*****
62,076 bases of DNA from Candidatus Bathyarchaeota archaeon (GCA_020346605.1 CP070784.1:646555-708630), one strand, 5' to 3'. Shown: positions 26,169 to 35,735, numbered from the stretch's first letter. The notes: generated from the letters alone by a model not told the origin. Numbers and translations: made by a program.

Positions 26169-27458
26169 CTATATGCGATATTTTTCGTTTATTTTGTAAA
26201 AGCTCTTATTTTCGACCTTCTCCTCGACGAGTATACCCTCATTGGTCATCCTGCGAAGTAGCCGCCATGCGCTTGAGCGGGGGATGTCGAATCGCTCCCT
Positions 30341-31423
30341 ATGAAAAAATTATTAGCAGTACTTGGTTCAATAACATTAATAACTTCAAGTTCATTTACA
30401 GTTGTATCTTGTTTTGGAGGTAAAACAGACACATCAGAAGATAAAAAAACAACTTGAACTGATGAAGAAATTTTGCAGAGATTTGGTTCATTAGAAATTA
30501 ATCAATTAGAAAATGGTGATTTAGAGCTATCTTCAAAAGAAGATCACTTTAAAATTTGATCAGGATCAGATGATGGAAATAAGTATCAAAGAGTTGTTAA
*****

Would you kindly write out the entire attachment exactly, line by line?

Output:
62,076 bases of DNA from Candidatus Bathyarchaeota archaeon (GCA_020346605.1 CP070784.1:646555-708630), one strand, 5' to 3'. Shown: positions 26,169 to 35,735, numbered from the stretch's first letter. The notes: generated from the letters alone by a model not told the origin. Numbers and translations: made by a program.

Positions 26169-27458
26169 CTATATGCGATATTTTTCGTTTATTTTGTAAA
26201 AGCTCTTATTTTCGACCTTCTCCTCGACGAGTATACCCTCATTGGTCATCCTGCGAAGTAGCCGCCATGCGCTTGAGCGGGGGATGTCGAATCGCTCCCT
Positions 30341-31423
30341 ATGAAAAAATTATTAGCAGTACTTGGTTCAATAACATTAATAACTTCAAGTTCATTTACA
30401 GTTGTATCTTGTTTTGGAGGTAAAACAGACACATCAGAAGATAAAAAAACAACTTGAACTGATGAAGAAATTTTGCAGAGATTTGGTTCATTAGAAATTA
30501 ATCAATTAGAAAATGGTGATTTAGAGCTATCTTCAAAAGAAGATCACTTTAAAATTTGATCAGGATCAGATGATGGAAATAAGTATCAAAGAGTTGTTAA